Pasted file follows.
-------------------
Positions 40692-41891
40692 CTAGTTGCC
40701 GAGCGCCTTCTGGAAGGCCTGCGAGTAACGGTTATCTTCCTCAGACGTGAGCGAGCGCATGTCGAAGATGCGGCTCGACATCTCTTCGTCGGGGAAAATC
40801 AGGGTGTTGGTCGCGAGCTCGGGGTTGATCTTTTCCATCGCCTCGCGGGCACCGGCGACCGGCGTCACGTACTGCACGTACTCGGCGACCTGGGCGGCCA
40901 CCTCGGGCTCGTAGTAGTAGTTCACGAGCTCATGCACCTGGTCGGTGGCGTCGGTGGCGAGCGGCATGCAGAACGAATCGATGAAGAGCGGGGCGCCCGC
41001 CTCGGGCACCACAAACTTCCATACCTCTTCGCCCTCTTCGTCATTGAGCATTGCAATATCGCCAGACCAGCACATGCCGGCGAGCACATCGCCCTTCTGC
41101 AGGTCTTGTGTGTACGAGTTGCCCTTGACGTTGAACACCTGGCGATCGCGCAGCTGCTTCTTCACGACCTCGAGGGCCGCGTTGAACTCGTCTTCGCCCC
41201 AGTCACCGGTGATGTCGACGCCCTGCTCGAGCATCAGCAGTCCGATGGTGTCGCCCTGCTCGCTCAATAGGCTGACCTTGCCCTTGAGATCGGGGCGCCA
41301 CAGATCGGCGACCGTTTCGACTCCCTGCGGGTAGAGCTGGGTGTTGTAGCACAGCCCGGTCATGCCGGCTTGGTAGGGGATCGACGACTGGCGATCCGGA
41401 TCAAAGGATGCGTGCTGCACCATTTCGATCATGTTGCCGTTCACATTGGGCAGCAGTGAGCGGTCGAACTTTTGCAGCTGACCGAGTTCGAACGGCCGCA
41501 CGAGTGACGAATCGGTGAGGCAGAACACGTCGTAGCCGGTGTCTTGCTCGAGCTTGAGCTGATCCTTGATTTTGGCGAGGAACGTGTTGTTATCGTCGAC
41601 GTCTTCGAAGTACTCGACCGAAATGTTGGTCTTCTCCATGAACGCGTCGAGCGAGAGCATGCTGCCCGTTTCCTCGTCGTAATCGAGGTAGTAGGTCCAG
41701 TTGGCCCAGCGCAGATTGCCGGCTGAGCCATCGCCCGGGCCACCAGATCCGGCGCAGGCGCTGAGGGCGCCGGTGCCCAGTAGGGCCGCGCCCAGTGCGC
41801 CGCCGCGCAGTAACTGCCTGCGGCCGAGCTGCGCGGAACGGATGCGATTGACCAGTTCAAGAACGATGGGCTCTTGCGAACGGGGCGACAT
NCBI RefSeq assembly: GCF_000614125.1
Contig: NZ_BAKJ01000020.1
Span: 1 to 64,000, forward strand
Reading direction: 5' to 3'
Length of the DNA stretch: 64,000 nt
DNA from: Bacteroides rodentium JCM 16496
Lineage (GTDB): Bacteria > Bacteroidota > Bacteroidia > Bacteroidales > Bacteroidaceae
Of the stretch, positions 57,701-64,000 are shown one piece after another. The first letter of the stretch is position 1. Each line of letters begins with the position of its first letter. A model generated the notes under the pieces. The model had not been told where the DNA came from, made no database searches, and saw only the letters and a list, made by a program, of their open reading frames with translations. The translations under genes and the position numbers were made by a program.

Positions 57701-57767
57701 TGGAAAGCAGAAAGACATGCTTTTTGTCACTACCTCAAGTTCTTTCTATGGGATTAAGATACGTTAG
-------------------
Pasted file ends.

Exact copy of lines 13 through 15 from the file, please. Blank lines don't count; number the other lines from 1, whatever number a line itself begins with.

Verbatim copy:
41701 TTGGCCCAGCGCAGATTGCCGGCTGAGCCATCGCCCGGGCCACCAGATCCGGCGCAGGCGCTGAGGGCGCCGGTGCCCAGTAGGGCCGCGCCCAGTGCGC
41801 CGCCGCGCAGTAACTGCCTGCGGCCGAGCTGCGCGGAACGGATGCGATTGACCAGTTCAAGAACGATGGGCTCTTGCGAACGGGGCGACAT
NCBI RefSeq assembly: GCF_000614125.1